The paperboard of the present application can be a single-ply product. When a single-ply product is employed, the low density characteristics of the paperboard allow the manufacture of a thicker paperboard at a reasonable basis weight. To achieve the same insulating characteristics with a normal paperboard, the normal paperboard thickness would have to be doubled relative to that of the present invention. Using the crosslinked cellulosic fibers of the present invention, an insulating paperboard having the same basis weight as a normal paperboard can be made. This effectively allows the manufacture of insulating paperboard on existing paperboard machines with minor modifications and minor losses in productivity. Moreover, a one-ply paperboard has the advantage that the whole structure is at a low density.
Alternatively, the paperboard of the application can be multi-ply product, and include two, three, or more plies. Paperboard that includes more than a single-ply can be made by combining the plies either before or after drying. It is preferred, however, that a multi-ply paperboard be made by using multiple headboxes arranged sequentially in a wet-forming process, or by a baffled headbox having the capacity of receiving and then laying multiple pulp furnishes. The individual plies of a multi-ply product can be the same or different.
The paperboard of the present application can be formed using conventional papermaking machines including, for example, Rotoformer, Fourdrinier, cylinder, inclined wire Delta former, and twin-wire forming machines.
When a single-ply paperboard is used in accordance with the present invention, it is preferably homogeneous in composition. The single ply, however, may be stratified with respect to composition and have one stratum enriched with crosslinked cellulosic fibers and another stratum enriched with non-crosslinked cellulosic fibers. For example, one surface of the paperboard may be enriched with crosslinked cellulosic fibers to enhance that surface's bulk and the other surface enriched with non-crosslinked fibers to provide a smooth, denser, less porous surface.
The most economical paperboard to produce is homogeneous in composition. The crosslinked cellulosic fibers are uniformly intermixed with the regular cellulosic fibers. For example, in the headbox furnish it is preferred that the crosslinked cellulosic fibers present in high consistency slurry be present in an amount from about 25% to about 100%, and more preferably from about 30% to about 70%. In one embodiment the crosslinked cellulosic fibers are present at a level of at least 35 percent by weight of the total fiber content. In another embodiment the crosslinked fibers are present at a level of alt least 50 percent by weight of total fiber content. In yet another embodiment the crosslinked fibers are present at a level of at least 60 percent by weight of the total fiber content. In a two-ply structure, for example, the first ply may contain 100% non-crosslinked cellulosic fibers while the second ply may contain from 25% to 100% crosslinked cellulosic fibers or from 30% to 70% crosslinked cellulosic fibers. In a three-ply layer, for example, the bottom and top layers may comprise 100% of non-crosslinked cellulosic fibers while the middle layer contains from about 25% to about 100% and preferably from about 30% to about 70% of crosslinked cellulosic fibers.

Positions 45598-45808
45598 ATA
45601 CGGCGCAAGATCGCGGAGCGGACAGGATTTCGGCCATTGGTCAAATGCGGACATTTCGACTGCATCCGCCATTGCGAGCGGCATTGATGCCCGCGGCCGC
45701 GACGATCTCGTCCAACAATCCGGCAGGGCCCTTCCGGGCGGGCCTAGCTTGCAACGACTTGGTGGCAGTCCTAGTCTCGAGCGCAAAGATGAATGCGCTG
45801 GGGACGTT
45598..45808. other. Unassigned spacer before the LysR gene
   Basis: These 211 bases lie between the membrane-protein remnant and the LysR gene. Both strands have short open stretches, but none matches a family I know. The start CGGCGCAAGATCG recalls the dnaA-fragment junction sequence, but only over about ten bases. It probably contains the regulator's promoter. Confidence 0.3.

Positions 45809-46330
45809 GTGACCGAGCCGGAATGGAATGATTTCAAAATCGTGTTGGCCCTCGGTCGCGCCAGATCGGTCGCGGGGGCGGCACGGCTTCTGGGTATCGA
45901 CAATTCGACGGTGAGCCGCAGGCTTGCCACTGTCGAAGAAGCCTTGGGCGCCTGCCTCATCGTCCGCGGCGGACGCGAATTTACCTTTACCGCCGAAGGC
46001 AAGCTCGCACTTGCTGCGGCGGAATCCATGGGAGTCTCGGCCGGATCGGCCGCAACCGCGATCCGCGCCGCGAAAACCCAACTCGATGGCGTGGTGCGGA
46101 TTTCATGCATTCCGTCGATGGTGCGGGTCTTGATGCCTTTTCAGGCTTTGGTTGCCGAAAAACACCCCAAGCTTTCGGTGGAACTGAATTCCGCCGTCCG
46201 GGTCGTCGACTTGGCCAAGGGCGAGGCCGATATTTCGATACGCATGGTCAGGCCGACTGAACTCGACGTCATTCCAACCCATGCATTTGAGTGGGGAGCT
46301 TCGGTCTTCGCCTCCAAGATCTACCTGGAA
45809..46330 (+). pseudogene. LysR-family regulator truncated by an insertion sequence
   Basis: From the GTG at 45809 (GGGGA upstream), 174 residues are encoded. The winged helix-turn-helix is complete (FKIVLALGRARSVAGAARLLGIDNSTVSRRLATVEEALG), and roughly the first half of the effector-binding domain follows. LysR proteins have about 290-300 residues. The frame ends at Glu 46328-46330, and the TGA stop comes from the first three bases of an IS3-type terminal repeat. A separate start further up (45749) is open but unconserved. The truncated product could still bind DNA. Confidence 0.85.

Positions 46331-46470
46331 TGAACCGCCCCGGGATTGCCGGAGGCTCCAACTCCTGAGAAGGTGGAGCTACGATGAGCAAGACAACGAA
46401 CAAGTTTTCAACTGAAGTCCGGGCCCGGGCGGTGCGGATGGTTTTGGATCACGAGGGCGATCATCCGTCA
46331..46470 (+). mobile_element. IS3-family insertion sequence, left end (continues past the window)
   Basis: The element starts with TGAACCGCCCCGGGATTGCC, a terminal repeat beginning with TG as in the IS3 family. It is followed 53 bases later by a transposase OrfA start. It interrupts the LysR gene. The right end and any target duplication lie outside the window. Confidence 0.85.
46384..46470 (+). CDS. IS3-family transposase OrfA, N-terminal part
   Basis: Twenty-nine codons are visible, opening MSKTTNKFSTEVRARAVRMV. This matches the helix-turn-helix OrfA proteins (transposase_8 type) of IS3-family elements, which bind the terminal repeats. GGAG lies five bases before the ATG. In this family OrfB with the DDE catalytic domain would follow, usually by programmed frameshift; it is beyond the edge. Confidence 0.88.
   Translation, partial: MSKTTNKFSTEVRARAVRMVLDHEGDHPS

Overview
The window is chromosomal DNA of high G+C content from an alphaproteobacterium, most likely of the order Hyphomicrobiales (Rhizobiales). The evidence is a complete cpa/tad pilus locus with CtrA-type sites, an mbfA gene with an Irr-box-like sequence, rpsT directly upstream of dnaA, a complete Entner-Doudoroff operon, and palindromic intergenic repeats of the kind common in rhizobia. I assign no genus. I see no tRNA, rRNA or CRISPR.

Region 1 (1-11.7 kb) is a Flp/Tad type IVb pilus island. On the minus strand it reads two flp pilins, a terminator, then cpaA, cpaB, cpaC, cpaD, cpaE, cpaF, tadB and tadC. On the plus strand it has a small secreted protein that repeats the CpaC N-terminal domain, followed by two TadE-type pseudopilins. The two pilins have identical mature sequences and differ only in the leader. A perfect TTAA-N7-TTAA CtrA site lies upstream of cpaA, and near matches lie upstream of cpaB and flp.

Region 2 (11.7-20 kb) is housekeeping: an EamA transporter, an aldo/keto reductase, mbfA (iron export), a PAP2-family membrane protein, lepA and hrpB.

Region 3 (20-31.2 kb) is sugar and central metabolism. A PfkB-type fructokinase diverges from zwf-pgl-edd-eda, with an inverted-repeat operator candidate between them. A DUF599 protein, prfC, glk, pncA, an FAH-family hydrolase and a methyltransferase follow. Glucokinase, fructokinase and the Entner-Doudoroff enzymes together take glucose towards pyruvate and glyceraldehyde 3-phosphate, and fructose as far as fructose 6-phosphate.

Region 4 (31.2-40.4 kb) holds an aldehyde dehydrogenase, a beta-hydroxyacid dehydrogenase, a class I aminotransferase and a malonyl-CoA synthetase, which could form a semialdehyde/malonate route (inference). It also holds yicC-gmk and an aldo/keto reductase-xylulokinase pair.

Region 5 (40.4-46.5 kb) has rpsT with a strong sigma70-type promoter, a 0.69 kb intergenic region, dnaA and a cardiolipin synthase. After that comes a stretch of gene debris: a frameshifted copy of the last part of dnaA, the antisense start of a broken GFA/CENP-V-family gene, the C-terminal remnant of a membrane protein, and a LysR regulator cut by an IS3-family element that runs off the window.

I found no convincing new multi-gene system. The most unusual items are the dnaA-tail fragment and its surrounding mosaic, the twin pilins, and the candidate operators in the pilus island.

When crosslinked cellulosic fibers are used in paperboard in accordance with the present invention, it has been found that the paperboard exiting the papermaking machine can be compressed to varying degrees to adjust the temperature drop characteristics across the paperboard. The paperboard once leaving the papermaking machine may be compressed or reduced in caliper by up to 50%, and more preferably, from 15% to 25%. This same result can be achieved by lowering the basis weight of the paperboard.
The paperboard of the present application can be utilized to make a variety of structures, particularly containers, in which it is desired to have insulating characteristics. One of the most common of these containers is the ubiquitous hot cup utilized for hot beverages such as coffee, tea, and the like. Other insulating containers such as the ordinary paper plate can also incorporate the paperboard of the present invention. Also, carry-out containers conventionally produced of paperboard or of foam material can also employ the paperboard of the present invention.